The following contains spoilers from Chucky‘s Season 2 finale.
On this bonkers little show called Chucky, we’ve seen the killer doll dole out electrocutions, decapitations, explosions and a myriad of stabbings… but we still weren’t ready for that disgustingly gory offing in Wednesday’s off-the-rails finale!
As we learned at the top of the episode, Chucky swapped bodies with Dr. Mixter just seconds before the doll was shot in the face by Andy. Since the doc had a brand new doll stashed away in a safe, another switcheroo meant that Charles Lee Ray was back inside yet another Good Guy doll, and ready to take his revenge on Lexy, Jake and Devon. Unfortunately for Lexy’s mom, Michelle, she met the sharp end of the maniacal doll’s new chainsaw, and was literally split in two.
When Tiffany came looking for Caroline’s doll Belle, she was over her former lover’s BS. With the weapon now in Lexy’s possession, Tiff let the girl have at him, thereby ending Chucky’s reign of terror for good.
Lexy hacked up the doll’s face as revenge for her mother’s murder, but when Tiffany fled the scene, she discovered that Belle was just another Chucky doll in drag (!), and that the monstrous Charles once again lived on.
Needless to say, we had a lot of questions for creator Don Mancini after that delightful, viscera-packed season closer. Below, he talks to TVLine about blowing up Devon Sawa, how exactly one chainsaws a character in half, the always game Jennifer Tilly, what’s ahead for GG (fka Glen/Glenda) and so much more.
TVLINE | Poor Devon Sawa can’t catch a break on this series! If there’s a Season 3, any thoughts on bringing him back just to keep killing him off?
DON MANCINI | You never know! Stay tuned. That’s all I can officially say, but we love him. He’s a great actor and a great guy. I certainly enjoy working with him even though Chucky hates him, apparently, if you follow their Twitter feud. Will he continue to be the Jessica Lange of our franchise? I do like bringing actors back in different roles and I’ve done it with other actors. As a writer, I love writing stuff to specific actors. That’s a lot of fun, so fingers crossed.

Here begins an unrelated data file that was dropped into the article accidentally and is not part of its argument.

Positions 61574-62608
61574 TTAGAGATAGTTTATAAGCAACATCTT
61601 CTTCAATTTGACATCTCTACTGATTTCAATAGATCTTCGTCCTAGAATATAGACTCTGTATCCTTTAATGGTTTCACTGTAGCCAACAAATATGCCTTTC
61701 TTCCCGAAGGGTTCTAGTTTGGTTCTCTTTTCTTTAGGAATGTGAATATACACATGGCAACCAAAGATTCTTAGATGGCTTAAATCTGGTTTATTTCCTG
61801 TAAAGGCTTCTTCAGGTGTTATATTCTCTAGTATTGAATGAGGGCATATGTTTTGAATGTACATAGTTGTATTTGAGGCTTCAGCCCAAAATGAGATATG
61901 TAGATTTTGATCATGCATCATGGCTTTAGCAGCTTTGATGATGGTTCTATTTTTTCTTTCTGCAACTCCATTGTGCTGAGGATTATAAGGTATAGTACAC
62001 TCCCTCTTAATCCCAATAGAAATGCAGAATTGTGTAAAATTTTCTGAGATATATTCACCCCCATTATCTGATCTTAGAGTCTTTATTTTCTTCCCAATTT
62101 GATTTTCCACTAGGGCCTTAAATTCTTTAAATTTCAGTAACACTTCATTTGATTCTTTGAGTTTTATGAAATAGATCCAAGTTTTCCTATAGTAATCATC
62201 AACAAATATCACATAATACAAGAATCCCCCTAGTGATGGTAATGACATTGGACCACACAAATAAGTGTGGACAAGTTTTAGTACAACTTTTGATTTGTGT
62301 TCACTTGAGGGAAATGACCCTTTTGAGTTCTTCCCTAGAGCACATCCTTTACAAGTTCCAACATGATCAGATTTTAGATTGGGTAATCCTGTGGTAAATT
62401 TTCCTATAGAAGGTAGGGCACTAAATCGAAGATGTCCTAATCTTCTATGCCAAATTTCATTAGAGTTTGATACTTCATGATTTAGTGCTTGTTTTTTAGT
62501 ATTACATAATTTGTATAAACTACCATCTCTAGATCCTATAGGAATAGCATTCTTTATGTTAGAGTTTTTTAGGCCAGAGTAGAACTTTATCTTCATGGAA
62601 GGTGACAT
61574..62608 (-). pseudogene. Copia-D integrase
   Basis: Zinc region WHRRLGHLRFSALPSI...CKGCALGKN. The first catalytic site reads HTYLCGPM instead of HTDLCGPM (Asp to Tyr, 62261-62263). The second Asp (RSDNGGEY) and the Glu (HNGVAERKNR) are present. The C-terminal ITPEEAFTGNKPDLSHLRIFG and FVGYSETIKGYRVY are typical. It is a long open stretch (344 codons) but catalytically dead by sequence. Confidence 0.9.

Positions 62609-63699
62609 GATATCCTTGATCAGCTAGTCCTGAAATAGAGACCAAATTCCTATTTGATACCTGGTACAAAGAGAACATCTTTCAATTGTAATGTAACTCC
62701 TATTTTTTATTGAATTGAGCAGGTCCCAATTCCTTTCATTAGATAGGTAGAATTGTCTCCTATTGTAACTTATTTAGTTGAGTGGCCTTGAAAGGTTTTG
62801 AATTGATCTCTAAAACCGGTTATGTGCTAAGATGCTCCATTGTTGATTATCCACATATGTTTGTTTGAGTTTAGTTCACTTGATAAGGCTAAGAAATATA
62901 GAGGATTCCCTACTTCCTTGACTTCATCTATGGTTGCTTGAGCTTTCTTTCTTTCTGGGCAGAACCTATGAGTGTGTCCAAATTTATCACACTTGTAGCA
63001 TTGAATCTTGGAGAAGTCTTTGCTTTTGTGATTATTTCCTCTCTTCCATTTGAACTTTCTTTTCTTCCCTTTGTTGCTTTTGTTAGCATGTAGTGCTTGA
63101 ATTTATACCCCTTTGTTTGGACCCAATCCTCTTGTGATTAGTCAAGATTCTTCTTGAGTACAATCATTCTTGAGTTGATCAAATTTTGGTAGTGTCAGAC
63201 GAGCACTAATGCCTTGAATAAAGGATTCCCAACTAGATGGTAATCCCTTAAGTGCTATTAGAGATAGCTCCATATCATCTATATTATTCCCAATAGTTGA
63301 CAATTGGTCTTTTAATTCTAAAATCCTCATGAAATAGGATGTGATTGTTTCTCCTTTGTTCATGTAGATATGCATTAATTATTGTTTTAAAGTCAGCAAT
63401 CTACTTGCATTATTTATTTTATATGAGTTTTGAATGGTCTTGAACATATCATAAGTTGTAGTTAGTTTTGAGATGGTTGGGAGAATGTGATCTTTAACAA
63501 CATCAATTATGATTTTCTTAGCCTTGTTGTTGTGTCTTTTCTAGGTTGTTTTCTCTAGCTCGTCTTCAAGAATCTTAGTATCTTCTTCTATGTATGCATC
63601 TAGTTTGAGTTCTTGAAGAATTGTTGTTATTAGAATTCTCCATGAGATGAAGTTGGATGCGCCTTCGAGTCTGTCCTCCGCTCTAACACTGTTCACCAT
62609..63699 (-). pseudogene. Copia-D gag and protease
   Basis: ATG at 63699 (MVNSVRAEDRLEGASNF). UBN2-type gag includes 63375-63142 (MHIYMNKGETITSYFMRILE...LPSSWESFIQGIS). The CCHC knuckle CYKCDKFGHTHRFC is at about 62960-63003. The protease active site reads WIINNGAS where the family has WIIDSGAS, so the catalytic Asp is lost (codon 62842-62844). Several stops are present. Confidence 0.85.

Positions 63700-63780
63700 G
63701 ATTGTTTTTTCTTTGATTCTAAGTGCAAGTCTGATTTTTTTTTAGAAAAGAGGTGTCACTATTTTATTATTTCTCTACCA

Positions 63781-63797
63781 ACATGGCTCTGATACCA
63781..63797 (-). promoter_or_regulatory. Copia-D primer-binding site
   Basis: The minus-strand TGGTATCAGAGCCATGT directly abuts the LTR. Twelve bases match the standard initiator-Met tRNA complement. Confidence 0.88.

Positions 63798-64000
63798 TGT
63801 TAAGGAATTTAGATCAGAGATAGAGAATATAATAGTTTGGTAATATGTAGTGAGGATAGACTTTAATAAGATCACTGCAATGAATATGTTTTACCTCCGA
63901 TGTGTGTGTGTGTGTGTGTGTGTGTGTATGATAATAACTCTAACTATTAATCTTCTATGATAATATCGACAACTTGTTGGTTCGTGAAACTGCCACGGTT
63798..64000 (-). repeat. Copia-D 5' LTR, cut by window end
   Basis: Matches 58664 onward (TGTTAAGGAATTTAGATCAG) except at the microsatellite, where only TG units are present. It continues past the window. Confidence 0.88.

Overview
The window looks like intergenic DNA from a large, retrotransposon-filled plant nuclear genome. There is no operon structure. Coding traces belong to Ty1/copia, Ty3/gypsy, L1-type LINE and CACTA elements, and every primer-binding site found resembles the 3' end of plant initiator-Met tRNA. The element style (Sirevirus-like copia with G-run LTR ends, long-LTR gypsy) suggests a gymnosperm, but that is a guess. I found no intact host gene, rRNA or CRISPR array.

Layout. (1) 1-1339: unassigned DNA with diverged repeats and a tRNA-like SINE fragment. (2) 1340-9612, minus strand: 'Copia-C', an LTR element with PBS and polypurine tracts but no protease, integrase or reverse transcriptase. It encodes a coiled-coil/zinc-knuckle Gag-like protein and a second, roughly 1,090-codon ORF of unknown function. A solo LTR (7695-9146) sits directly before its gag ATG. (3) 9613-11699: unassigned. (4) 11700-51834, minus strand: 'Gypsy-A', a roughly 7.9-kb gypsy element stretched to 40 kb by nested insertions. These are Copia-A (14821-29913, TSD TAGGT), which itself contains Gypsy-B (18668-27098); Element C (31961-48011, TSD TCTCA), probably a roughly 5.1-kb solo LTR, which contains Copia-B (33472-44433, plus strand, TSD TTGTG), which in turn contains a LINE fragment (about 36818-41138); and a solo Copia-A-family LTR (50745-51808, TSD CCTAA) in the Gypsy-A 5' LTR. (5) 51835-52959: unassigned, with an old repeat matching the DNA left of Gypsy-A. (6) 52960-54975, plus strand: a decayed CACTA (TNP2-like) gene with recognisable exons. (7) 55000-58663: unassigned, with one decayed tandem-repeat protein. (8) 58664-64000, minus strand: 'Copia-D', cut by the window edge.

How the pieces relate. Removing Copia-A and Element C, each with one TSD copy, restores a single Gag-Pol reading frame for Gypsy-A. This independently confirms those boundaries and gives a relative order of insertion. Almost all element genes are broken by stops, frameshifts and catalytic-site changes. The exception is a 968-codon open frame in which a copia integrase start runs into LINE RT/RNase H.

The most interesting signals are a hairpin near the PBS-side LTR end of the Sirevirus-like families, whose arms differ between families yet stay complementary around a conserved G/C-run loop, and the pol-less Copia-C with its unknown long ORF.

TVLINE | There have been so many amazing kills this season, including Lexy’s mom in this finale. Do you have a personal favorite death scene from Season 2?
I think it would be that one and Devon Sawa exploding, à la, Brian De Palma’s The Fury. Nadine’s was the most shocking, and in a way the simplest. We knew that was going to have a big effect on the fan base, particularly as the culprit was Good Chucky there. So that in itself was fun to plan and execute, but as a kid I was a huge Brian De Palma fan. I loved The Fury — I still love The Fury — and I’ve homaged it before in Child’s Play 2. We blew up Chucky in exactly the same way and showed different angles. It was fun to do that with Devon Sawa, and I think that turned out really well. And also, Barbara Woods, who plays Michelle, her chainsawing… that was pretty brutal!
TVLINE | What goes into filming a death like Father Bryce’s or Michelle’s? How many people does it take on set to pull off scenes that complex?
It’s very complicated and ranges across various departments. In the case of those kills, both of those actors had to have full body casts made of them. So for that we rely on this guy named François Dagenais, who does those effects for us out of Toronto. He had also worked on Hannibal and Channel Zero. He’s brilliant. Then there’s the component of: What are you doing to these bodies? Whether you’re detonating them or slicing them in half, we bring in our practical special effects guy, Jeff Skochko, and he’s amazing. He was involved in both of those murders. There are [also] certain visual effects.
Sometimes the work devolves to certain units. The exploding of Devon Sawa, I actually got to direct that. It was just coincidence the way schedules worked on both seasons. Toward the end, we have a concurrent second unit going that I’m directing, and so I got to direct the detonation of the Devon Sawa dummy. It was literally the last thing we did on the entire show. It was like 4:30 in the morning on our last night. It takes a village!
The most important thing, or as important as everything else: The actor him- or herself has to make it work and really sell it, and I think both of them did. All of the actors do. It’s always such a weird thing to ask an actor to do: “Give me a good death.” For some people it’s fun and easy, and for other people it’s hard and puts them in a weird headspace sometimes. It can be harder than it looks.
TVLINE | As a result of Glen’s shooting and coma, Glen and Glenda’s souls were put back inside the Glen doll [voiced by Billy Boyd]. Is Lachlan Watson [who plays Glen/Glenda] really gone for good, and now that the newly named GG is off to England, what can you say about their future on the series?